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Who Goes to North Coast? An Investigation

The electronic/jam festival has run for six consecutive Labor Day weekends in Union Park. Who’s showing up, and for how long will they keep coming back?

Dudes being dudes at North Coast 2014.   Photo: Joshua Mellin

I had some fun Wednesday picking Nine Bands That Are Actually Worth Seeing at North Coast. Snark aside, it wasn’t difficult: This year is the first that the festival, which runs this weekend in Union Park, has booked anyone outside its typical beach-party electronic/jam blend, with D’Angelo and the Roots stuck awkwardly between Steve Aoki and the Disco Biscuits.

What I hadn’t realized was how much actual overlap there’s been in North Coast’s lineups over the years. In the festival’s six-year run (including this weekend), Future Rock has been booked all six times. The Disco Biscuits have played three times. Atmosphere, Steve Aoki, Bassnectar, Nas, Pretty Lights, Green Velvet, Lotus, Alesso, Benny Benassi, Zeds Dead, STS9, and Umphrey’s McGee have all played the festival twice. If you account for owner React Presents’ other festivals Spring Awakening and Mamby on the Beach, the overlap is worse (Paul Van Dyk, Afrojack, Excision, Phantogram, Cashmere Cat), and to fill North Coast’s roster through its 2017 deal with Union Park, they’ll probably have to double-dip again.

Which raises the question: Who’s showing up to North Coast for Future Rock every year, and for how long will they keep coming back? The 20,000-a-day festival draws neither the global crowd of Lolla (anybody willing spend a hundy on Paul McCartney) nor the niche devotees of Pitchfork (people who read music blogs), and its fan base is consequently vague.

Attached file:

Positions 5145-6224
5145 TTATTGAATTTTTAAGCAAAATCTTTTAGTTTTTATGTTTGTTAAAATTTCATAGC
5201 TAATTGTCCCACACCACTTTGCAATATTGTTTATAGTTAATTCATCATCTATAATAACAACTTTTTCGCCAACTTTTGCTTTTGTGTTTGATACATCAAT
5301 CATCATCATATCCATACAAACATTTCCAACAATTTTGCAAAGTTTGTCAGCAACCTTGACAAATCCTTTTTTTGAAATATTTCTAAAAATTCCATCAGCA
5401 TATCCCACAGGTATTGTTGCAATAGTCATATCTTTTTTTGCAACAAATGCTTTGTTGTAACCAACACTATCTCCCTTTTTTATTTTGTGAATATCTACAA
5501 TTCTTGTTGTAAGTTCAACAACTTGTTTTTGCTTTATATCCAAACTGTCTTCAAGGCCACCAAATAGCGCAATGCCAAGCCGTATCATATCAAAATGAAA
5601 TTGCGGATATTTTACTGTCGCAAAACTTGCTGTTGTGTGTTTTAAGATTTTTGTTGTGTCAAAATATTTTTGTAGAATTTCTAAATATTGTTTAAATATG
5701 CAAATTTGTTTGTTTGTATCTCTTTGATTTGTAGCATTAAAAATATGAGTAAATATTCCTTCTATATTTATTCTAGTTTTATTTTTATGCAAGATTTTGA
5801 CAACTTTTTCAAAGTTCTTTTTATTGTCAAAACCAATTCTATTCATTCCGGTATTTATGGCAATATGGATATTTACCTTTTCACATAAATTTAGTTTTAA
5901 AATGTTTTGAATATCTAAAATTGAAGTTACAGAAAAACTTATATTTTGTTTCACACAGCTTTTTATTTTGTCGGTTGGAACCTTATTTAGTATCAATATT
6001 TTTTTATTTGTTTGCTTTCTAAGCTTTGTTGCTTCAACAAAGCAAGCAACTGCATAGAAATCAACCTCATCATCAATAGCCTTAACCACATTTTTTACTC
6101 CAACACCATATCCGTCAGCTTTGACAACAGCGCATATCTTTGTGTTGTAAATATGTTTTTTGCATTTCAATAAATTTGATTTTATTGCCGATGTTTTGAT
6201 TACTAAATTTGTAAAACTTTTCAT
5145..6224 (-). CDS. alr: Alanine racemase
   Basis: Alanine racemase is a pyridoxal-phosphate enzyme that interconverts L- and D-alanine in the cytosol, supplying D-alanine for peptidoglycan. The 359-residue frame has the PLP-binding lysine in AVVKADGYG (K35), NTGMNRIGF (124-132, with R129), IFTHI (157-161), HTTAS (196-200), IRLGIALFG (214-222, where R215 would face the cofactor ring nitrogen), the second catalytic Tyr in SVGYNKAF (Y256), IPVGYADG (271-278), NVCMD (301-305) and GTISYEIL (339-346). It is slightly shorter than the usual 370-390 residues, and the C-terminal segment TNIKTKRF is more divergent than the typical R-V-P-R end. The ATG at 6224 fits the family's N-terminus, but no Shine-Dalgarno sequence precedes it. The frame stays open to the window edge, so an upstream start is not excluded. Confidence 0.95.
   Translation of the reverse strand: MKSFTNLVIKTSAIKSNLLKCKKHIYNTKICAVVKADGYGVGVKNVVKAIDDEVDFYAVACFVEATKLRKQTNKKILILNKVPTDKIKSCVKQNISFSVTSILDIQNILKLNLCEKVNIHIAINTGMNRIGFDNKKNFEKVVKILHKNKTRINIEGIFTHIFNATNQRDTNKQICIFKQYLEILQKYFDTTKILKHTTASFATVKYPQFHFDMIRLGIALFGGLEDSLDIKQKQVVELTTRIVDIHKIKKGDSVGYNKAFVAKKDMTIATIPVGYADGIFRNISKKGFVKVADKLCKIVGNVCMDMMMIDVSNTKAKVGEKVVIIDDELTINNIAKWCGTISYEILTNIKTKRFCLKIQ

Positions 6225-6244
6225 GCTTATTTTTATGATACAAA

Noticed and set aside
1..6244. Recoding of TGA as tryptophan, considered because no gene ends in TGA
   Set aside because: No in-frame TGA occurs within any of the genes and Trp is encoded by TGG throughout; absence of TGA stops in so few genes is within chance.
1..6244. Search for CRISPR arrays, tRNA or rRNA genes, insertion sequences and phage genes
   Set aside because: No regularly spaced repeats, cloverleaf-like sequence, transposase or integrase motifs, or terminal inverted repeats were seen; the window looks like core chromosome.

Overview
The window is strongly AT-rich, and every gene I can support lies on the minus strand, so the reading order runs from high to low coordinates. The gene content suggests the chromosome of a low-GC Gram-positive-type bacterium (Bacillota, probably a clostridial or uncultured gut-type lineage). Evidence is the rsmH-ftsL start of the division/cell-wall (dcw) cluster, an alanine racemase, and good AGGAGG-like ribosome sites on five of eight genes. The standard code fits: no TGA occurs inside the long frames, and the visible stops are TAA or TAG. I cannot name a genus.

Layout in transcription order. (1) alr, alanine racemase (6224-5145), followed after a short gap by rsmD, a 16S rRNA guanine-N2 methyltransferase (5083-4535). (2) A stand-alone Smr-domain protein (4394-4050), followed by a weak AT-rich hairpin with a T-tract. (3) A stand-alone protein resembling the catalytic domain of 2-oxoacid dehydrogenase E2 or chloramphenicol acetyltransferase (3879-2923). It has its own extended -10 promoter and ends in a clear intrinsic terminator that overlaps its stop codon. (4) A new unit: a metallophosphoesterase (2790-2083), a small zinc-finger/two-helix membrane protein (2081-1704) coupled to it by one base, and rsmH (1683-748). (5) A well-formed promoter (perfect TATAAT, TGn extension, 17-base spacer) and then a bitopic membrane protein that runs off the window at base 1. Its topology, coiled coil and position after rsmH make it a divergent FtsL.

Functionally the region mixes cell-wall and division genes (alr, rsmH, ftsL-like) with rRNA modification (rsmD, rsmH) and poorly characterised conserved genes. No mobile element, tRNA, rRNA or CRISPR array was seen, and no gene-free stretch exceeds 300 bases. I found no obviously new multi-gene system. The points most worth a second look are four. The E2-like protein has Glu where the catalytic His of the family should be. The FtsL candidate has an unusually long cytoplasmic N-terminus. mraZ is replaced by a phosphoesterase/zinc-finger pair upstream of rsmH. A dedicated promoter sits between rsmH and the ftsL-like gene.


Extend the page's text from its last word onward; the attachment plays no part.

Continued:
A quick glance at this magazine’s photos from recent years shows the crowd you’d expect: hoola-hippies, teenagers, bros, high people, and, most importantly, college kids with disposable income. North Coast’s own data backs this up: In 2010, more than half of its attendees were ages 18 to 24. 61 percent were college grads (the other 39 checked high school or some college), 66 percent had a household income greater than $75,000, and 70 percent were white. 2011 didn’t look much different.

Of course, the kids rolling up for Pretty Lights in 2010 have since graduated and joined the workforce and probably bought pets, and if they still care about Pretty Lights at all, they don’t care worth $90 and a crowd of 20,000. North Coast is feeling them drift, too: While the festival sold out two of three days last year after bumping its capacity to 20,000 daily, tickets remain for all three days this year.

Enter D’Angelo: Smart, nonabrasive, and borderline adult contemporary. To retain its advertising base, North Coast needs to either attract a new crop of sub-24s—viable before co-owners React Presents introduced a directly competitive electronic festival, Mamby on the Beach, in July—or cater to its aging fan base.

According to co-founder Michael Berg, they’ve gone with the latter. “2015 is programmed to an older crowd,” he told Consequence of Sound this week when asked about the festival’s new 17-plus age limit.

What he didn’t get into is that if React keeps buying the right talent, North Coast could usurp a chunk of Lolla’s fed-up Gen-Xers while simultaneously ushering Millennials toward Mamby and Spring Awakening. This year, that might just look like a different crowd at D’Angelo’s Saturday night set. But in another six years, it could mean a whole new corner on local music.

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